Consulting Secrets with Andy Cottrill, Partner at Q5

We’re super excited to share a new post in our Consulting Secrets blog series.

JBM has always worked with a number of entrepreneurial consultancies, in particular boutiques, and have built a great network of inspiring consultants. We wanted to create a series for consultants, to showcase what it’s like to work for a boutique consultancy and what the differences and benefits are.

In each blog, we will be chatting to a consulting leader who will be talking through their journey in consulting as well as sharing advice for people who are thinking about moving from a bigger consultancy to a smaller one.

This installation of the series features Andry Cottrill, Partner at Q5.

Andy initially had a career in consulting at Accenture, before spending a number of years in the civil service across a range of different government departments, including counterterrorism and immigration. He decided to join Q5 when it was a year old and since then has helped the business grow in both the UK and US.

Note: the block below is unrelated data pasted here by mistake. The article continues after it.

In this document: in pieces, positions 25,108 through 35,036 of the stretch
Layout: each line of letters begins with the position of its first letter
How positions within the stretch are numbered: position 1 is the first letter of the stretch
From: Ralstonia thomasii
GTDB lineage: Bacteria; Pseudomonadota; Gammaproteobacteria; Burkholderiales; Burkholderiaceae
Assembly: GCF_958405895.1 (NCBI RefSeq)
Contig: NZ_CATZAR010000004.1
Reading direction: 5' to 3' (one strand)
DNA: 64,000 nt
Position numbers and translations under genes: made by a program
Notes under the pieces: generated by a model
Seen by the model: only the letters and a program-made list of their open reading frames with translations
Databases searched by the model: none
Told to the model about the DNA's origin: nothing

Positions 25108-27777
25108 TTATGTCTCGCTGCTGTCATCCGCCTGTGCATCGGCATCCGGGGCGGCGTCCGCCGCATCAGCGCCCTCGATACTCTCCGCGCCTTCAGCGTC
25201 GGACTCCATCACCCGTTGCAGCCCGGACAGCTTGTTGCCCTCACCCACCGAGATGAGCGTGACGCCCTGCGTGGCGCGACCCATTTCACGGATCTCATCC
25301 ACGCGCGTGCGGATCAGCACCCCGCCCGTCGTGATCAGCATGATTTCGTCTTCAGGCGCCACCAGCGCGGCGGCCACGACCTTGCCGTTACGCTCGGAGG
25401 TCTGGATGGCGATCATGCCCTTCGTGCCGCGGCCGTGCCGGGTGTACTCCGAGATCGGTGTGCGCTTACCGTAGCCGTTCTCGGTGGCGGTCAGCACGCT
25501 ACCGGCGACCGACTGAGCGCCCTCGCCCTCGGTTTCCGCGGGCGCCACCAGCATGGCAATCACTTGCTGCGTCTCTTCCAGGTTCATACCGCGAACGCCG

Aby: Before we begin, this series is called Consulting Secrets – Can you tell us a secret about yourself that not many people know?

Andy: I’m a football fan, which a lot of people might know. What they don’t know is that I have the achievement of completing the Panini World Cup Sticker album. It’s where you get all of the stickers of footballers and stick them on every page. I was in my mid 30s at the time, when I was living in New York, trying to convince my American nieces and nephews to get into soccer. I think I ended up getting a bit more obsessed with the sticker book than they did, as they lost interest after maybe a few minutes. I’m very proud to say that I finished it, it was my Everest!